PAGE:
COLUMBUS, Ohio (WCMH) – Lame-duck session is underway at the Ohio Statehouse, and lawmakers are heeding former President Donald Trump’s calls to promote the use of alternative COVID-19 treatments.
Receiving its first hearing Tuesday was House Bill 631, or the COVID-19 Health Care Professional-Patient Relationship Protection Act, which would protect the use of drugs not approved by the U.S. Food and Drug Administration to treat COVID-19 patients.
As long a patient or its representative consents to the treatment – and a health care provider deems its use appropriate – Ohioans diagnosed with COVID-19 are eligible to receive drugs like ivermectin and other “alternative treatments,” according to bill sponsor Rep. Kris Jordan (R-Ostrander).
“Respecting the authority and judgment of Ohio’s medical community is paramount,” Jordan, who could not attend Tuesday’s committee meeting, said in a statement. “This bill achieves this by limiting unnecessary state interference in the doctor-patient relationship.”
Dr. Iahn Gonsenhauser, the chief quality and patient safety officer at Ohio State’s Wexner Medical Center, said when the bill was introduced that its promotion of unauthorized drugs “absolutely” poses a threat to the health of Ohioans.
As some state lawmakers resisted the deployment of the COVID-19 vaccine citing unclear effects – despite widespread authorization from health agencies – Gonsenhauser said the supporters of HB 631 are hypocritical for backing a bill steeped in fruitless claims.
“Those same individuals are now introducing a bill that supports the use of therapies that are not intended to treat COVID, have been proven – really beyond a shadow of a doubt – to be unsuccessful in the treatment of COVID, and have actually been shown to have significant safety consequences,” Gonsenhauser said.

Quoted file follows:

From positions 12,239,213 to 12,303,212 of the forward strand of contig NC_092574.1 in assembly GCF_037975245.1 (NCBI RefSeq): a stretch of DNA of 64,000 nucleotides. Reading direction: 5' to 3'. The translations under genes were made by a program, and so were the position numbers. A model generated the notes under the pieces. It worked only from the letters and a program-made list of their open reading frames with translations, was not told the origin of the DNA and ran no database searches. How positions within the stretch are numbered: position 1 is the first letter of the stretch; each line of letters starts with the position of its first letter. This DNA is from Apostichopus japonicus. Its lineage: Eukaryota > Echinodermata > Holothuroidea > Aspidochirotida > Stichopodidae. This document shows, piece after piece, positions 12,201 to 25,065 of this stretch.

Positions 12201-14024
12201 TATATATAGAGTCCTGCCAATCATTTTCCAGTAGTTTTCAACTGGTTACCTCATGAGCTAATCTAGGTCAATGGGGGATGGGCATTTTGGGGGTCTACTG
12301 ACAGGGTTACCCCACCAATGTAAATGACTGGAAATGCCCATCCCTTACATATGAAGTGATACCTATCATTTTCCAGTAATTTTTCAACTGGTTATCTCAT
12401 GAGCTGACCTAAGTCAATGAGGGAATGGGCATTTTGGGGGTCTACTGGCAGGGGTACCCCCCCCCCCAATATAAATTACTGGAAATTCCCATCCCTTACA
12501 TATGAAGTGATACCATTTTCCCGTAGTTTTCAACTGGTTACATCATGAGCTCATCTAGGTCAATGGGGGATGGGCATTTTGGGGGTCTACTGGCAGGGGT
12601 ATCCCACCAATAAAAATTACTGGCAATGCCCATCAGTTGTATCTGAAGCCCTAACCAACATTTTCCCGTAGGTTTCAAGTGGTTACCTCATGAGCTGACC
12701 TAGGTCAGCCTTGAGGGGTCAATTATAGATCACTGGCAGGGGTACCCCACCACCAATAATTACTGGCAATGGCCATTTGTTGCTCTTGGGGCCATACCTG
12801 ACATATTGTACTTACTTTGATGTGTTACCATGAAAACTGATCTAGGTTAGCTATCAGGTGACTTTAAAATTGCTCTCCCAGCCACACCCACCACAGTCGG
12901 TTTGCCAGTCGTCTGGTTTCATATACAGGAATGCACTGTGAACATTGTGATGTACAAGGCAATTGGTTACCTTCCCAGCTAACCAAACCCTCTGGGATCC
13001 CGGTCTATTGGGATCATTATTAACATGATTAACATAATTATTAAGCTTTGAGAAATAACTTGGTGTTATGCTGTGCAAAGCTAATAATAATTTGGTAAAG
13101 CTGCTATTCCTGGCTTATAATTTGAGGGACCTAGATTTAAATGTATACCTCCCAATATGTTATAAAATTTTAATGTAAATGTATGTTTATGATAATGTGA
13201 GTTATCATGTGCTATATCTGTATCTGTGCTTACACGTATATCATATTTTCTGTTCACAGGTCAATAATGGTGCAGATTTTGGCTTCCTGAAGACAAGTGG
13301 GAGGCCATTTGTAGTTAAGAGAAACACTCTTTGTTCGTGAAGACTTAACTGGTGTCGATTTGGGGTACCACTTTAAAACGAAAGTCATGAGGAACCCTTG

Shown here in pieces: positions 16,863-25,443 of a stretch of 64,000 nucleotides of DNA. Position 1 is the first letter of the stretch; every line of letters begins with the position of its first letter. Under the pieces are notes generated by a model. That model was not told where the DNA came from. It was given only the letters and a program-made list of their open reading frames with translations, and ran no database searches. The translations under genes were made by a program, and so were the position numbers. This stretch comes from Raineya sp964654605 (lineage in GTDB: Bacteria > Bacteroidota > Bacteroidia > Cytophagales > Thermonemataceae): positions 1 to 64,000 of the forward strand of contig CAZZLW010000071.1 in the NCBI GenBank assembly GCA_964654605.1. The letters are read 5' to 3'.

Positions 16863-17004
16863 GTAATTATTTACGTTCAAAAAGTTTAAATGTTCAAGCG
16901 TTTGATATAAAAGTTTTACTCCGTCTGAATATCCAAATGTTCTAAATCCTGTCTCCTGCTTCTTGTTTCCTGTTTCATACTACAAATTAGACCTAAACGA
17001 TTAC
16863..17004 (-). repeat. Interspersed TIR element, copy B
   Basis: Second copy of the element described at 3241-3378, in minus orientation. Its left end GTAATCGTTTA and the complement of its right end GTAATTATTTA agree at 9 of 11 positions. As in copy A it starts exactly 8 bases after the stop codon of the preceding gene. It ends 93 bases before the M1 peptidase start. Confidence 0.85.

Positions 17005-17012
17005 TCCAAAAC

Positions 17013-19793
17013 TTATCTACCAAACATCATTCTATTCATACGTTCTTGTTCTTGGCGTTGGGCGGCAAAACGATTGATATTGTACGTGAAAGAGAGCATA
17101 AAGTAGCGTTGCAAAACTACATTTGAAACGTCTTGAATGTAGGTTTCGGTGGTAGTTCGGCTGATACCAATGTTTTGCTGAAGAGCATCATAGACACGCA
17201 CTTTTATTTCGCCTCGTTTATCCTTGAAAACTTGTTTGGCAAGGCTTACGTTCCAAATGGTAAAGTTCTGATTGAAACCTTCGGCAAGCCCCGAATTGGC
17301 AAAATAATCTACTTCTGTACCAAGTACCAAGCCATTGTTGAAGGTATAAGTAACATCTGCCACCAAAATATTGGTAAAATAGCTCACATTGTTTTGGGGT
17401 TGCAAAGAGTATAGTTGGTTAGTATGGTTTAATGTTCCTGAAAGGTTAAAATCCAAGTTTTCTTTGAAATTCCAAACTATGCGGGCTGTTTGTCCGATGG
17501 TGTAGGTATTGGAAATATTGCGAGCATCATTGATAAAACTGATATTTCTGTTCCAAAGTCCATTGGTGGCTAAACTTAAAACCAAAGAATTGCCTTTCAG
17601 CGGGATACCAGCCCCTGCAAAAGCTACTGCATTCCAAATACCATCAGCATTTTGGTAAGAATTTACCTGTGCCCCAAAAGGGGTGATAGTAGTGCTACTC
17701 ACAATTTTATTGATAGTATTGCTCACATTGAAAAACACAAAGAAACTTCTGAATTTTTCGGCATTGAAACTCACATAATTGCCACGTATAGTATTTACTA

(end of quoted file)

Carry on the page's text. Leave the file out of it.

In August, the CDC reported a “rapid increase” in severe illness caused by the ingestion of ivermectin as a COVID-19 treatment and cautioned against the use of hydroxychloroquine outside of hospital settings due to the risk of cardiovascular problems.
Jordan, however, contended that the therapies outlined in his bill have been shown to be clinically effective yet remain “unavailable to patients who may benefit from them because of unnecessary government intervention and red tape,” he said.
Under Jordan’s bill, Ohio’s boards and departments of health would be required to increase the distribution of the drugs to pharmacies and healthcare professionals and are outlawed from suppressing or reprimanding the use of them as COVID-19 treatments.
The bill lists four types of drugs: ivermectin, an antiparasitic drug often used as a deworming agent for pets; hydroxychloroquine, an antimalarial treatment; budesonide, an obscure steroid; and azithromycin, an antibacterial drug, according to Gonsenhauser.
He said it’s worth noting that none of the four drugs listed as “alternative” treatment options are anti-viral nor have been shown to help patients diagnosed with COVID-19.
“COVID is a virus – not a bacteria – and that’s an important, very significant distinction,” Gonsenhauser said.
Poison control centers have increasingly responded to reports of toxicity resulting from the use of ivermectin and hydroxychloroquine by COVID-19 patients, Gonsenhauser said, and the combination of the two drugs increases the likelihood of cardiac arrest.
Jordan, whose bill is co-sponsored by seven Republican lawmakers, has also introduced legislation taking aim at mandatory vaccinations and other COVID-19-related orders.
The first hearing on Jordan’s bill came two months after a Cleveland doctor was placed under investigation by the state medical board for falsely claiming, before a panel of state lawmakers, that coronavirus vaccines cause magnetism.